Nintendo is being sued by 10-year-old boy over the Switch controller 1 year ago

Nintendo is being sued by 10-year-old boy over the Switch controller

In what sounds like a plot from a Phoenix Wright: Ace Attorney DS game, Nintendo is being sued by an actual child (and his mother, to be fair).

It is all based around so-called Joy-Con drift. The Joy-Con is the Nintendo Switch controller, and there is the unfortunate phenomenon of the controller thinking the thumbstick is being pushed, when in fact no one is touching it. As you might expect, it severely hinders your ability to play games properly and is already the subject of a class-action lawsuit.


Now Wired is reporting that a Northern Californian woman named Luz Sanchez and her son, who is 9 or 10 years old, have filed another lawsuit against the gaming giant. Her son is named as 'M.S.' in the court documents and listed as a minor.

In Decmeber 2018, when her son was eight, Sanchez bought him a Switch. Within a month the controllers started acting up, they allege. According to the court documents, "the Joy-Con drift became so pronounced that the controllers became inoperable for general gameplay use."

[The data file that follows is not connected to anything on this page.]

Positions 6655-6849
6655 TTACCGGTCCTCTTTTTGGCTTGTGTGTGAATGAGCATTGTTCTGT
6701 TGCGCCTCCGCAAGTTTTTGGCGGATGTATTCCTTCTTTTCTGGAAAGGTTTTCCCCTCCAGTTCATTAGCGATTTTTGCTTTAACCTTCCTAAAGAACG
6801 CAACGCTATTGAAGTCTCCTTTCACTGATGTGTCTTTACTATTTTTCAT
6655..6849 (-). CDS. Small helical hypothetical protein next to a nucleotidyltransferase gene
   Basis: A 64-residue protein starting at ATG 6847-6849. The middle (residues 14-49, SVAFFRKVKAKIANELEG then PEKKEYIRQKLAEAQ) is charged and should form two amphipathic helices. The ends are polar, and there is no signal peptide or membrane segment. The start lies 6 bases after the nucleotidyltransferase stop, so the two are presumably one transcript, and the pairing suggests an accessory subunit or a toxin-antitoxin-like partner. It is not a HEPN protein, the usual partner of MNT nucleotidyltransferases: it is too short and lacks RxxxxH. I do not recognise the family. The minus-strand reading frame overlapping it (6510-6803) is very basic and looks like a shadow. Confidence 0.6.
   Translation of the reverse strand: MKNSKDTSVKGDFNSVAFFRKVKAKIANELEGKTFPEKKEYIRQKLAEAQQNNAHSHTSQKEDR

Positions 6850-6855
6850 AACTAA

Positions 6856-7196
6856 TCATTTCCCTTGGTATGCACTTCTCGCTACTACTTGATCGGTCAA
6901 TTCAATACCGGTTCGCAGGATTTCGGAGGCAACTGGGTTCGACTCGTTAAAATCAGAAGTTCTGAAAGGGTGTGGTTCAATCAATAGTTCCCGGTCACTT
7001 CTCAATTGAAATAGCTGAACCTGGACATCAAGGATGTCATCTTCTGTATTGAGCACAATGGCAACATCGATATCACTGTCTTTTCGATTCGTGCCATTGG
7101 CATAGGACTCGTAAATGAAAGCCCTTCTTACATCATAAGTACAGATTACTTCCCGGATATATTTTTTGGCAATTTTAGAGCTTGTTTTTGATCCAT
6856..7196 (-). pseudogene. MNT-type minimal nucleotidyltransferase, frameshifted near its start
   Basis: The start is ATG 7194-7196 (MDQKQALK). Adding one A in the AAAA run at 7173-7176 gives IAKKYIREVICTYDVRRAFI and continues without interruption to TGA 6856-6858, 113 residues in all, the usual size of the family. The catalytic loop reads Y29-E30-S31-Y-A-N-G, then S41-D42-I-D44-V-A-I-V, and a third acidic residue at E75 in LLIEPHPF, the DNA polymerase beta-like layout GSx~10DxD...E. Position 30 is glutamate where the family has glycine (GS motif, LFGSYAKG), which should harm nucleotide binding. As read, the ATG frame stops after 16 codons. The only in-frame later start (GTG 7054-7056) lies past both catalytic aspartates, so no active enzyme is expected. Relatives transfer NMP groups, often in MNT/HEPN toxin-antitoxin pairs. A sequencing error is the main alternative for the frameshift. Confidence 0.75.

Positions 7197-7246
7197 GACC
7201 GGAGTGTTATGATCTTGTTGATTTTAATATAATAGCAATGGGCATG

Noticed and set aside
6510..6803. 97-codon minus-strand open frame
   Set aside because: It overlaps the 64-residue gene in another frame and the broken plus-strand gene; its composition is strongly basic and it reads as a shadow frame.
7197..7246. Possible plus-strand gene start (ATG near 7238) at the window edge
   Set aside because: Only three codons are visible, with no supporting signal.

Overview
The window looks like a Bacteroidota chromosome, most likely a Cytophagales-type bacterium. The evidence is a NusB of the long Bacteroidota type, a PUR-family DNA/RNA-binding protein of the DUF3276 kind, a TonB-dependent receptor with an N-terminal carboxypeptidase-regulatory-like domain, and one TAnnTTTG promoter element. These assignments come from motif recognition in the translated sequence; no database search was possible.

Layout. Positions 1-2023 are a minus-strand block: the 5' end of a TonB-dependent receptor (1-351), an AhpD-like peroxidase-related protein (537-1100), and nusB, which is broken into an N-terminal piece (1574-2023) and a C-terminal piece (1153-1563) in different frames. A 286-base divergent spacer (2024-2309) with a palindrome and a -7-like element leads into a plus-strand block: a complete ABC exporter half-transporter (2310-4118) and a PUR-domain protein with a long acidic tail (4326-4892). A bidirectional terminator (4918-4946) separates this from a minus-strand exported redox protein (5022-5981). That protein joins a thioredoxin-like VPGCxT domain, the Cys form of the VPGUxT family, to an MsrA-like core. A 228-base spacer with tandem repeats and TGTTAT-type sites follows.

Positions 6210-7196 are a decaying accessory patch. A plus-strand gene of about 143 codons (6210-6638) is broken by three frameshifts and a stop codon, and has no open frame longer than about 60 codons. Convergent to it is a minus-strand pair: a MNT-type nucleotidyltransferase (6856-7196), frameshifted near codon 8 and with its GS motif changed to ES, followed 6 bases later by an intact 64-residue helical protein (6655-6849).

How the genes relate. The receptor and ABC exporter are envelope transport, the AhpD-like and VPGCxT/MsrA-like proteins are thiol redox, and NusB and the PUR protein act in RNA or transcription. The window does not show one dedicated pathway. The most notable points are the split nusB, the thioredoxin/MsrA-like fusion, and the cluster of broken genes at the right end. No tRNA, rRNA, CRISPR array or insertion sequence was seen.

Sanchez says she also bought another set of controllers, but after seven months the same thing happened.

The plantiffs are seeking over $5 million in damages from this lawsuit. In their suit, Sanchez's lawyers have argued that Nintendo "has had a financial motive to conceal the defect, as it did not want to stop selling the Products, and/or would need to expend a significant amount of money to cure the defect."

Joy-Con drift has been a recurring problem amongst Nintendo fans, at least anecdotally. A lawsuit from 2019 is still continuing and searching for more claimants. Nintendo had offered free out of warranty Joy-Con repairs, but this was rejected by lawyers who claim that Nintendo "continues to market and sell the products with full knowledge of the defect and without disclosing the Joy-Con Drift defect to consumers in its marketing, promotion, or packaging."